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Animals
Christy Williams / WWF

Celebrating the Biggest Conservation Wins of 2017

It's been a big year for conservation.

Together we assured the world that the U.S. is still an ally in the fight against climate change through the We Are Still In movement, a coalition of more than 2,500 American leaders outside of the federal government who are still committed to meeting climate goals. WWF's activists met with legislators to voice their support for international conservation funding. And we ensured that Bhutan's vast and wildlife-rich areas remain protected forever through long-term funding.

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Climate

3 Extreme Weather Events in 2016 'Could Not Have Happened' Without Climate Change, Scientists Say

Three of 2016's extreme weather events would have been impossible without human-caused climate change, according to new research.

The Bulletin of the American Meteorological Society published a collection of papers Wednesday focused on examining the effect of climate change on 27 extreme weather events last year. The research found that climate change was a "significant driver" in 21 of these weather disasters, and that three events—the temperatures making 2016 the hottest year on record, the heat wave over Asia in the spring, and a "blob" of extremely warm water in the Pacific—"could not have happened" without climate change.

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Animals
Alan Schmierer

These Butterflies Have Lawyers

By John R. Platt

Don't mess with Texas butterflies. They have lawyers.

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Renewable Energy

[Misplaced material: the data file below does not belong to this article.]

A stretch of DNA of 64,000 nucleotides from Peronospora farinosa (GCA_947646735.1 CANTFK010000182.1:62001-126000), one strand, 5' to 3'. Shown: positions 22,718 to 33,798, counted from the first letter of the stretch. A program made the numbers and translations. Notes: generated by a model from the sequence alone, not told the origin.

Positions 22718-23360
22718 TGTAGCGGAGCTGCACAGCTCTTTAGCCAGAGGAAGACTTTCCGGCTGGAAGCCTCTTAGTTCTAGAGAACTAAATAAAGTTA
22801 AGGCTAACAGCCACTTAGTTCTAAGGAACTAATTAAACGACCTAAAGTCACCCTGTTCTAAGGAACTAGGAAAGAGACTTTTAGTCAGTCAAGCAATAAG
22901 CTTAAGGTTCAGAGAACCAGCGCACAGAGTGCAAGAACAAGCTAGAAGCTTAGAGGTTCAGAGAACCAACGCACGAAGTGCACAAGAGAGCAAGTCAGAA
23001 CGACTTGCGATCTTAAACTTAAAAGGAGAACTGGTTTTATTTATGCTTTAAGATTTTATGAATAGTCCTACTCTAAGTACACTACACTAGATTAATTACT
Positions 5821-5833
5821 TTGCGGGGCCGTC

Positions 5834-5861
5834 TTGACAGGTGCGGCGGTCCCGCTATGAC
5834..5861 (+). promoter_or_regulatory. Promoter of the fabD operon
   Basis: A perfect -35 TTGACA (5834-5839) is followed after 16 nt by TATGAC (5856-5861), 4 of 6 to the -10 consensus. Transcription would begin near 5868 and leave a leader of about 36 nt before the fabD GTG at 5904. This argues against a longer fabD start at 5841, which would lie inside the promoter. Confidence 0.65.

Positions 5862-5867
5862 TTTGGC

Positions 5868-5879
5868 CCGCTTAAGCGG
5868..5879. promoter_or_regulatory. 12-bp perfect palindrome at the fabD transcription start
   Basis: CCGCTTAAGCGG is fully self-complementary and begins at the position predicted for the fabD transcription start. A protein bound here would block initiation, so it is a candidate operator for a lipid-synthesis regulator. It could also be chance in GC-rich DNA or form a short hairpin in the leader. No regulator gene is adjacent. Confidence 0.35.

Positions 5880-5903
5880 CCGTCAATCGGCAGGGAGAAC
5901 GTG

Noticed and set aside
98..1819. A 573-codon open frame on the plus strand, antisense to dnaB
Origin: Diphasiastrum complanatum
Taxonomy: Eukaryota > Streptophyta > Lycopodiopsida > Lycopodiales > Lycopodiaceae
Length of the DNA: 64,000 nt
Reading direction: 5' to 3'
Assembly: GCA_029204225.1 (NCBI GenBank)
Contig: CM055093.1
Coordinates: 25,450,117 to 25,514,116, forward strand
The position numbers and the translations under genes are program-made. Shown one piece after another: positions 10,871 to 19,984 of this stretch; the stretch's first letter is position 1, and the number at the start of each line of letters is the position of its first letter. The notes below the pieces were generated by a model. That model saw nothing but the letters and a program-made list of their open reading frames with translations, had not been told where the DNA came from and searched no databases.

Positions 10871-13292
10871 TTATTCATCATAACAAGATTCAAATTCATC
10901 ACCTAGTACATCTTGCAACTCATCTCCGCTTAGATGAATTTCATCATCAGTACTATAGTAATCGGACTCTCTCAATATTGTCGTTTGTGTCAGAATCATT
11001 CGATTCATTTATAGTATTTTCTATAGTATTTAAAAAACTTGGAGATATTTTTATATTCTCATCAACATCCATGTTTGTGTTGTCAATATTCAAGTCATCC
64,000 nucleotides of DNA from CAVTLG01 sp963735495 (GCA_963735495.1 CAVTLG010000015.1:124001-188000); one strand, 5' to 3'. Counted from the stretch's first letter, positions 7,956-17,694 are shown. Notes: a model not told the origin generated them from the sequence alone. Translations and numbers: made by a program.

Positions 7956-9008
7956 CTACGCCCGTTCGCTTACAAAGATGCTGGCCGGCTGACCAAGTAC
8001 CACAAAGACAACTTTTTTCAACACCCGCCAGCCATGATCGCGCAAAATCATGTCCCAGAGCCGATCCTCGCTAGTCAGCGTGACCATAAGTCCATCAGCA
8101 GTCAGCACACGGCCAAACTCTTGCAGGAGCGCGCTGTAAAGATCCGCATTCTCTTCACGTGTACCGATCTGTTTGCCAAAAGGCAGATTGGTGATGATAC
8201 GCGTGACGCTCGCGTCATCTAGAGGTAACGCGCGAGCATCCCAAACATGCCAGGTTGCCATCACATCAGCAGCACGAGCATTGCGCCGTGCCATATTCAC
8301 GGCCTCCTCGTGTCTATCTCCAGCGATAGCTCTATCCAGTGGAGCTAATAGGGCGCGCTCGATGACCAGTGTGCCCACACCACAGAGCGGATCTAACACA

The price of offshore wind energy has dropped significantly in recent years. Wikimedia Commons

Netherlands Launches Landmark Zero-Subsidy Wind Power Auction

The Netherlands has launched the world's first “zero subsidy" tender on Friday to build 700 megawatts of offshore wind. Shortly after the announcement, the country already found its first bidder.

Zero subsidy tenders have been labeled as a “game-changer" for the sector because it means that potential bidders would rely solely on wholesale electricity prices without financial aid from the government.

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Renewable Energy
India is betting on a "green future" through clean energy and low carbon innovation. UK Department for International Development / Flickr

World's Largest Solar-Wind-Storage Plant Planned for India

A wind, solar and battery storage plant is being planned for the southeastern Indian state of Andhra Pradesh, which has faced power woes in recent months due to grid failure.

The renewable energy facility will consist of 120 megawatts of solar, 40 megawatts of wind, 20-40 megawatt-hours of battery backup and will be spread over 1,000 acres in the district of Anantapur.